Wednesday, February 4, 2009

U2 and American Evangelicals

U2 has had it's issues with American Evangelicals...and American Evangelicals have had their issues with U2. I think I have come to understand some of the tension from traveling and speaking in Ireland (both Northern Ireland and the Republic). There is a real difference of emphasis between many evangelicals in Ireland/Northern Ireland/UK and evangelicals in America. In America, evangelicals tend to emphasize the gospel ethics of Paul's Epistles. This leads to an emphasis on issues of the religious right such as abortion, gambling, drunkenness, language, how we stand with respect to homosexuality, etc. These are very important spiritual and ethical issues, but they can become exclusive to other issues that are important as well. I describe this emphasis as a focus on the "dirty dozen, the filthy five, the sinful six, the awful eight, the nasty nine," etc. In Ireland/UK/Europe, however, they tend to emphasize the gospel ethics of Christ in Matthew, Mark, Luke and John. So, there you see more of an emphasis on mercy and justice, peace and poverty and global issues. Now obviously these are generalizations, but they are generally true. All you would need to do to prove this is talk, as I have, to American Evangelicals and Irish/European Evangelicals about the last 3 presidential elections. By and large, American Evangelicals were strongly vocal in their support of Bush and recently, McCain. It's a much different picture in Ireland/UK/Europe...people over there were incredulous that Christians would be for Bush!; and Americans were incredulous that people across the pond didn't get it!! Now, when it comes to U2, the shoe still fits. American Evangelicals tend to condemn Bono because drops the F-bomb at the Grammy's, and immediately conclude, "He can't be a Christian." Now let me say, I do follow Paul where he says, "Let no unwholesome word come from your mouth." We are to obey ALL of God's Bono was out of line. However, I can easily hear Bono saying, "Wait, Jesus said we're to remember the poor, that He came to preach good news to the poor. We're to be people of mercy and justice. So, American Evangelicals, what are you doing there?" How can YOU be Christians if you don't do much in the way of mercy and justice? By the way, do you know that Bono is highly responsible for the most developed/wealthy countries of the world forgiving hundreds of millions of dollars of developing countries' debt and for the care of AIDS victims and other mercy and justice issues. So, which is worse, to allow unwholesome speech to come from our lips; or, to fail to remember the poor and the sick and the needy? Obviously both are important...but it's interesting that we all DO tend to judge other peoples' spirituality by our standards. Instead of falling into an "Either/Or" mentality, we need to pursue a "Both/And" perspective. Its before our own Master that we will all stand or fall.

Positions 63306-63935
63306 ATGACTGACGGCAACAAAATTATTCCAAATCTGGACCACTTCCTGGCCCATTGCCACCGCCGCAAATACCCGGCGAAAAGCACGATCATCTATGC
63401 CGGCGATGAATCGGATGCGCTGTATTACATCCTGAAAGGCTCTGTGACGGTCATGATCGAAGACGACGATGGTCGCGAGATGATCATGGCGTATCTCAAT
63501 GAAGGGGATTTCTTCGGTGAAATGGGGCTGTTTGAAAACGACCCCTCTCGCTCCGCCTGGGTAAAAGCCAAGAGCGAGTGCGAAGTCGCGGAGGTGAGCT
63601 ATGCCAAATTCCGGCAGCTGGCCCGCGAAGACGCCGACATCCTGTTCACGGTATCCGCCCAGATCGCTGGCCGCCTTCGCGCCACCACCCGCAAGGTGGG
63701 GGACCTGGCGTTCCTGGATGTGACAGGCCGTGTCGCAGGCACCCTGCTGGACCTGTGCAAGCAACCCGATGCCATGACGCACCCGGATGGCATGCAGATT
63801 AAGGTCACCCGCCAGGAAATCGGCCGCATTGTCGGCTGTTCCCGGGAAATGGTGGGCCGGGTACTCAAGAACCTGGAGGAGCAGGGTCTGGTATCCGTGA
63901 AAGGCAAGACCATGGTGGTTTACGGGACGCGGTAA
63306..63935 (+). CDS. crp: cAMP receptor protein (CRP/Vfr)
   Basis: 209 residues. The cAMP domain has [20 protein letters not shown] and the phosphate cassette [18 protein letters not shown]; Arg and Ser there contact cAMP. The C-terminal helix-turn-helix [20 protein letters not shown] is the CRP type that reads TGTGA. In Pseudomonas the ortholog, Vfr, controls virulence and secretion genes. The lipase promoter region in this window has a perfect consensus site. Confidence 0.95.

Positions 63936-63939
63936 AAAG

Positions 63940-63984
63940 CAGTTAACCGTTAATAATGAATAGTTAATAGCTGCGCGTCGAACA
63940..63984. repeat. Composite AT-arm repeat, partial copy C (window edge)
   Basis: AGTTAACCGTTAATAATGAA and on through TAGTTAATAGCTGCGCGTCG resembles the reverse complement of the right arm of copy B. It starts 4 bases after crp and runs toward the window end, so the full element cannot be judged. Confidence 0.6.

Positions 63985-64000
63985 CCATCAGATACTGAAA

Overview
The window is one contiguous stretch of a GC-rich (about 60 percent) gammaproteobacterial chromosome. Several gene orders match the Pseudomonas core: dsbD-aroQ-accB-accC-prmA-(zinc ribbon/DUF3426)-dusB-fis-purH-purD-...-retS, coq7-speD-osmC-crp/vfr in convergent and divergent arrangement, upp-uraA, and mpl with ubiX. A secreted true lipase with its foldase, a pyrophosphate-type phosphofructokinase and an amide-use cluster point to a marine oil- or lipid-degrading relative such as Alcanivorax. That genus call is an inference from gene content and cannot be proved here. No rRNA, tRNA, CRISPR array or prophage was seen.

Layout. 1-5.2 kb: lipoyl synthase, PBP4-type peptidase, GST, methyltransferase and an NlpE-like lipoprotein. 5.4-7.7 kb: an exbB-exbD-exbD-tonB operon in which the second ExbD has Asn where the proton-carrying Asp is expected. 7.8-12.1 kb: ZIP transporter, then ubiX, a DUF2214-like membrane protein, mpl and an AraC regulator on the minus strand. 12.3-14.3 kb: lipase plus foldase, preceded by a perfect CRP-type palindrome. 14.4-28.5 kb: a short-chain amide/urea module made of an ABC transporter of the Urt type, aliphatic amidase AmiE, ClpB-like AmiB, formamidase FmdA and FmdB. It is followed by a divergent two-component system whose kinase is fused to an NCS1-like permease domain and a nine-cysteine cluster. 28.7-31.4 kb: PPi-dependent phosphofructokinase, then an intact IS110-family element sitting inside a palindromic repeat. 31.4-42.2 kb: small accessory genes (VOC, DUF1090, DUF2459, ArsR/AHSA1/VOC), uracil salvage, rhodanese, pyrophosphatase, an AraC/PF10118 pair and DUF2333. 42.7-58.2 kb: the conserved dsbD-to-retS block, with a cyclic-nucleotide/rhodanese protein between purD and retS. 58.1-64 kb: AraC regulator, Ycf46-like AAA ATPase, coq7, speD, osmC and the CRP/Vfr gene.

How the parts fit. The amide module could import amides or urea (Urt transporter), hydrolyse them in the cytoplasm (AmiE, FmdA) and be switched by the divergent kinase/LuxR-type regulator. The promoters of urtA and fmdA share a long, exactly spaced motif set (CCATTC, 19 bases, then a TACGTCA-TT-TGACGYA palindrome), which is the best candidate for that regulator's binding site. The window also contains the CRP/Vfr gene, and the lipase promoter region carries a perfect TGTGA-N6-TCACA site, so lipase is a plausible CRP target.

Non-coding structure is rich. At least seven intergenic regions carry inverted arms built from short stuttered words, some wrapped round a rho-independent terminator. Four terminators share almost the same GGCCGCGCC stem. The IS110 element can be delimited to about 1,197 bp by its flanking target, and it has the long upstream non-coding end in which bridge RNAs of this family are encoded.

Traylor Lovvorn said...

Well said, Bob! You need to go get the book "Sin Boldly, A Field Guide for Grace" by Cathleen Falsani. She quotes Bono all through the introduction and the first 2 chapters and she (so far) seems to be a decent waltzer.

James said...

I loved reading that as I am also a big U2 fan and follow them closely. (I bought the Complete U2 when it came out with the special edition iPod and have gone through every song at least once)

But anyway, I think it is really interesting when people apply critical analysis to popular culture. A lot of people listen to U2 and just hear 'good music' and, if they are insightful, pick up spiritual themes. But to really understand what bands like U2 are saying, and therefore understand their message to the world, we have to figure out why they think what they think.

Unfortunately, it's hard to find good articles or writings on modern culture, especially pop culture, from a Christian perspective. However, I thoroughly enjoyed reading you take on it Pastor Flayhart!

Larry Fischer said... the f-bomb has never passed my lips. Hmm... great post Bob.